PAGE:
Riley Can Be Anything, Davina Hamilton, The Ella Riley Group, 2017.

Do you remember in grade school being asked, “What do you want to be when you grow up?” It was a fun question designed to get us to think about vocation. There were lofty dreams of going to space or being a vet or a firefighter.

The question would come again during high school and college as we inched closer to the “real world.” It was a question that could be a stressor in its own right.

To be honest, I never felt like, “I don’t know,” was an acceptable answer.

There was the inescapable feeling of pressure that we had to know – we had to decide.  In my years of youth ministry, I have seen countless teenagers under this same pressure. In some cases, the pressure was very real. At other times, it was perceived.

It was stressful either way.

Riley is an African-American boy who is not quite sure what he wants to be when he grows up. Riley’s Cousin Joe, who is older, helps by making suggestions based on what others in their family have done. They range from being a pilot to a chef.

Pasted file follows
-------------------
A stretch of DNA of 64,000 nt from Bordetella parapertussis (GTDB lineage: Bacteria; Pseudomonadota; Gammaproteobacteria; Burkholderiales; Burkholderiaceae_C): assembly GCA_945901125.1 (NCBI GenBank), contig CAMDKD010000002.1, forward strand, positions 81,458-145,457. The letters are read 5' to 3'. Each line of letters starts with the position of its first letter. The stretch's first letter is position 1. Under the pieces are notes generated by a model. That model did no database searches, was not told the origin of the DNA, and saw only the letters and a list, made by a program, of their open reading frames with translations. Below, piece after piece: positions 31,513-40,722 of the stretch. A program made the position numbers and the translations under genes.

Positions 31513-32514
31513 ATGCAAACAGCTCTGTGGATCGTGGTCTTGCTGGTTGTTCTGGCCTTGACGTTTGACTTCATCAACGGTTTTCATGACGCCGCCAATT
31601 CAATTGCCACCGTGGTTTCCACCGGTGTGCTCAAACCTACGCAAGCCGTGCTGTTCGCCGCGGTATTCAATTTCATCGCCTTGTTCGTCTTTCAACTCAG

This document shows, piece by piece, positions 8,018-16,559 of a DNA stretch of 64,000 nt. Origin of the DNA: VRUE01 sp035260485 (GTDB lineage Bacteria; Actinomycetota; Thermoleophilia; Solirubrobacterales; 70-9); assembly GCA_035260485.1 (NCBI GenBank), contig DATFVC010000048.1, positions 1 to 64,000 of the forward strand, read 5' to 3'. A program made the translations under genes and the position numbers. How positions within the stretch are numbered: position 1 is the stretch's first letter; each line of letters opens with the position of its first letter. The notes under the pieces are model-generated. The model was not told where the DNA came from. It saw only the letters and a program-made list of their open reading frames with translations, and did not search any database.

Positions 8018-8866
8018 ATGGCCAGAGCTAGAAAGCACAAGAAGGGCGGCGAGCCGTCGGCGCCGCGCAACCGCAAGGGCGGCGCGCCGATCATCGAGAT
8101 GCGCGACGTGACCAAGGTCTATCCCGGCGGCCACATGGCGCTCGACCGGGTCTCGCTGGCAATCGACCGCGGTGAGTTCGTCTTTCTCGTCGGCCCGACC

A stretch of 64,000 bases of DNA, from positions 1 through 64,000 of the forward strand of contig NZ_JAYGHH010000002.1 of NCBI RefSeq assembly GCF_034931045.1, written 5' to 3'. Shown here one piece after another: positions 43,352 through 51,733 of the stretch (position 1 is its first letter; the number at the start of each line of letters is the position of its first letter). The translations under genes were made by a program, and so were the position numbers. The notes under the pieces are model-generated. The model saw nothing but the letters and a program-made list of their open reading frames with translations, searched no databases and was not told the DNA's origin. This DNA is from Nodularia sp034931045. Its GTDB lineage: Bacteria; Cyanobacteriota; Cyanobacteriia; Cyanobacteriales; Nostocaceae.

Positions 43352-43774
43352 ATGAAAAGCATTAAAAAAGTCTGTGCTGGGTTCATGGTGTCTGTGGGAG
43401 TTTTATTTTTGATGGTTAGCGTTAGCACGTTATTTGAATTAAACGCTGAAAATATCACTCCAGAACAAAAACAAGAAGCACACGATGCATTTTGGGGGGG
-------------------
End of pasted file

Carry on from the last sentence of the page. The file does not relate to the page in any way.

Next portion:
After fifteen years of experience as a journalist, Riley is Hamilton’s debut children’s book.  Hamilton wanted a children’s book for her own children. As she told The Voice Online:

I believe that black children should be able to see reflections of themselves in the books they read, so they don’t have to question why they hardly ever see black characters in books, or, worse still, they start forming their own negative ideas as to why they are so rarely part of the narrative.

When Riley gets to school and his classmates are sharing what they want to be when they grow up, Riley gives the best answer. “I can be anything!”

You can be anything.

This is an affirming children’s book reminding kids of all ages that they truly can be anything. And Cousin Joe’s role in affirming this in little cousin should not go unnoticed. With each suggestion made by Cousin Joe, he affirms Riley that he can be anything.

Riley Can Be Anything is a great conversation starter between parent and child or in a classroom setting to talk about what a child might want to be when they grow up. But it is also a chance to affirm the child that he or she can be truly be anything. This is especially important for children who may be hindered in thinking they can be anything because of their gender or the color of their skin.

You can buy your own copy by clicking on the image below:

Thanks to NetGalley and the publisher for a digital review copy.